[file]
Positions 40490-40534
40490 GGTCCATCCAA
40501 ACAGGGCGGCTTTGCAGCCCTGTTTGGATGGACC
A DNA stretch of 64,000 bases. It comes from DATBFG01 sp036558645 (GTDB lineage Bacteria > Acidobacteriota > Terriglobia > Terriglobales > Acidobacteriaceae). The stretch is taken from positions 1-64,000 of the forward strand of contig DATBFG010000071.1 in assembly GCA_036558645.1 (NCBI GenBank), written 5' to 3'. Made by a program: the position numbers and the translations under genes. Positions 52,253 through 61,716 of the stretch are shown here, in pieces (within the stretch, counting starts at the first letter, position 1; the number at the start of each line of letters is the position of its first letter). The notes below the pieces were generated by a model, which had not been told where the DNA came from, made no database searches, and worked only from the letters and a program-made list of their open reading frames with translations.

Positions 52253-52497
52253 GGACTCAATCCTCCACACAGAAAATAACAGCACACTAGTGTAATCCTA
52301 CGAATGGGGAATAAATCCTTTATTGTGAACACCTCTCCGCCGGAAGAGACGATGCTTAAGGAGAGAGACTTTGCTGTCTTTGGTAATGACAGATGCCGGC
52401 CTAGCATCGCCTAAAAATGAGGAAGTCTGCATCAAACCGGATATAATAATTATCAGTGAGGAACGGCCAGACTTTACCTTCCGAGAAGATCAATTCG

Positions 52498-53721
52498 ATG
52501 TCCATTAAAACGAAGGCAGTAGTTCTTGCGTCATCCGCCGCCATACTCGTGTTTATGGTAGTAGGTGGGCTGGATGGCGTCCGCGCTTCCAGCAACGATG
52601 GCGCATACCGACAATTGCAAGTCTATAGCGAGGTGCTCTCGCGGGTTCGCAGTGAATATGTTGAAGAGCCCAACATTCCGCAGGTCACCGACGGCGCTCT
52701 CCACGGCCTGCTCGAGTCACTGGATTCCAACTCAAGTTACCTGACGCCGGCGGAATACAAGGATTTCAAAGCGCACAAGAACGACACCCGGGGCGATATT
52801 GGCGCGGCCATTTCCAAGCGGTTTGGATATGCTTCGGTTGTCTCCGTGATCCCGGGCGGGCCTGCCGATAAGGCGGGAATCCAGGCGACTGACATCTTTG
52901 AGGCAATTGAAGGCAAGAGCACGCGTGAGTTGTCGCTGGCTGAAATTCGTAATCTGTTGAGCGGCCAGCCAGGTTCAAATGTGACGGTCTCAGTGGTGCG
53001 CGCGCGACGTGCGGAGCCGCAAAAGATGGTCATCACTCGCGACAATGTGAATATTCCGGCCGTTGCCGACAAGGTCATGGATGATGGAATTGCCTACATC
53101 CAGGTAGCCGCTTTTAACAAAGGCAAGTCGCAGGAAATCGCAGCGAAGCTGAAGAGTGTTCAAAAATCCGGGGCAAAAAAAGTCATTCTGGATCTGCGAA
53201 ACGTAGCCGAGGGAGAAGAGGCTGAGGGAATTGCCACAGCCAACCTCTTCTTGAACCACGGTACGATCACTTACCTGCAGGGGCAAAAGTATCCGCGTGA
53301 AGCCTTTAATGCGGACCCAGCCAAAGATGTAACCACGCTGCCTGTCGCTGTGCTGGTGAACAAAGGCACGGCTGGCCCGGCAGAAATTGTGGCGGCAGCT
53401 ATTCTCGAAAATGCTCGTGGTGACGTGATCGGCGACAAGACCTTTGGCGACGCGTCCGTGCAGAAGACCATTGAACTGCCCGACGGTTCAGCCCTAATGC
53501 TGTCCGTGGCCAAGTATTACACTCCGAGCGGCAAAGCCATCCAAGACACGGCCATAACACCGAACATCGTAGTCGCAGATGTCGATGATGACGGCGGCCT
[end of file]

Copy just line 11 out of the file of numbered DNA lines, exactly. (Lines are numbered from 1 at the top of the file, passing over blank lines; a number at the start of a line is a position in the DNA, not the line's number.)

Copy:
52501 TCCATTAAAACGAAGGCAGTAGTTCTTGCGTCATCCGCCGCCATACTCGTGTTTATGGTAGTAGGTGGGCTGGATGGCGTCCGCGCTTCCAGCAACGATG